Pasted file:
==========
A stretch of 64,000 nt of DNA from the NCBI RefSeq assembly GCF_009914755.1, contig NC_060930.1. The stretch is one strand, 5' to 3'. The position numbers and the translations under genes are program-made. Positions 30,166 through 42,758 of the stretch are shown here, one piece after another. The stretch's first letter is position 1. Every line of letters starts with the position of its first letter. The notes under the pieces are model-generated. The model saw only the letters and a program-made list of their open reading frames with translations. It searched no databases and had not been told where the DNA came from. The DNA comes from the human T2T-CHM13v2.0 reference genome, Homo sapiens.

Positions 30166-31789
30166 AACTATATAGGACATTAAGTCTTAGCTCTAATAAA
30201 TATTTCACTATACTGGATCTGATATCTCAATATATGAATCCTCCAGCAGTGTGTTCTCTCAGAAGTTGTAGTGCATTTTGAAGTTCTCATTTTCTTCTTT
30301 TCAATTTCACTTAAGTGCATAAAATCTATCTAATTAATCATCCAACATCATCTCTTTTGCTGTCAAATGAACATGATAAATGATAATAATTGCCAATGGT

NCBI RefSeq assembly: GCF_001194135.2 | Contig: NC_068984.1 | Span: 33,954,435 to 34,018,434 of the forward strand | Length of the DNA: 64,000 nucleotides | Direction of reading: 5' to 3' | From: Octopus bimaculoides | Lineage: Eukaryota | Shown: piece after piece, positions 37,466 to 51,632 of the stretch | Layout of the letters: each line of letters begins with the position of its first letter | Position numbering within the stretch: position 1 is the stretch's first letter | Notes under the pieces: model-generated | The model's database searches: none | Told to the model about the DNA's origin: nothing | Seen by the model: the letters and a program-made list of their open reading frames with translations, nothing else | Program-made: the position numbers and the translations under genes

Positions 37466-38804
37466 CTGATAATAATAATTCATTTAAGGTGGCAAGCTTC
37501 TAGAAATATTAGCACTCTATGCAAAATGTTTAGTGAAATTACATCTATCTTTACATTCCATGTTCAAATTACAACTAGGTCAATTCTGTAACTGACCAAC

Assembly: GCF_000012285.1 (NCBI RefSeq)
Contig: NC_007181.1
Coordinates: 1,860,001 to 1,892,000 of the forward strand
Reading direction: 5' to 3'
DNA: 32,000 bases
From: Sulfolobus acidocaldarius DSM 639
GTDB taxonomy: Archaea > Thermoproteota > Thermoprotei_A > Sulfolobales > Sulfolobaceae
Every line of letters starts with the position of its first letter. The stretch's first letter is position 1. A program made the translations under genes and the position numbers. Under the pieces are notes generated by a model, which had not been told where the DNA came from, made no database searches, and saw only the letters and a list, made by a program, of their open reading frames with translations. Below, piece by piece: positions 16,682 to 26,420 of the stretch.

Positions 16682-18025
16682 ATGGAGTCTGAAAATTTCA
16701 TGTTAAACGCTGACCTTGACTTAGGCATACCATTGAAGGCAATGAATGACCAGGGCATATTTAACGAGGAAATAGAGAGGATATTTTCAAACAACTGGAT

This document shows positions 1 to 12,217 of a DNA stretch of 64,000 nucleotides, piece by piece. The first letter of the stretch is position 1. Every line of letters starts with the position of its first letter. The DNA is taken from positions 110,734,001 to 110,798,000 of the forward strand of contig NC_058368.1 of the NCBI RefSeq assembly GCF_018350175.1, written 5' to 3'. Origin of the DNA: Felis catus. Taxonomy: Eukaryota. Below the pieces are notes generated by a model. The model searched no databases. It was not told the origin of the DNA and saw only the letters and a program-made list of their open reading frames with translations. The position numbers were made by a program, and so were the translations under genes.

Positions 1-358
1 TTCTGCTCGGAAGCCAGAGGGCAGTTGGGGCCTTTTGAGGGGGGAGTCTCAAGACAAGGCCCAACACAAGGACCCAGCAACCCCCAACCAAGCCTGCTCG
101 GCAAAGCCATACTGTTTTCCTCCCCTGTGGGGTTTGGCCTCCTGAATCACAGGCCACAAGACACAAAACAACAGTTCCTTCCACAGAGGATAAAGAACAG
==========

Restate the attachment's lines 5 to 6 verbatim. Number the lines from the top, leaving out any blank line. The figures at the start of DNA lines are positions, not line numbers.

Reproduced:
30301 TCAATTTCACTTAAGTGCATAAAATCTATCTAATTAATCATCCAACATCATCTCTTTTGCTGTCAAATGAACATGATAAATGATAATAATTGCCAATGGT

NCBI RefSeq assembly: GCF_001194135.2 | Contig: NC_068984.1 | Span: 33,954,435 to 34,018,434 of the forward strand | Length of the DNA: 64,000 nucleotides | Direction of reading: 5' to 3' | From: Octopus bimaculoides | Lineage: Eukaryota | Shown: piece after piece, positions 37,466 to 51,632 of the stretch | Layout of the letters: each line of letters begins with the position of its first letter | Position numbering within the stretch: position 1 is the stretch's first letter | Notes under the pieces: model-generated | The model's database searches: none | Told to the model about the DNA's origin: nothing | Seen by the model: the letters and a program-made list of their open reading frames with translations, nothing else | Program-made: the position numbers and the translations under genes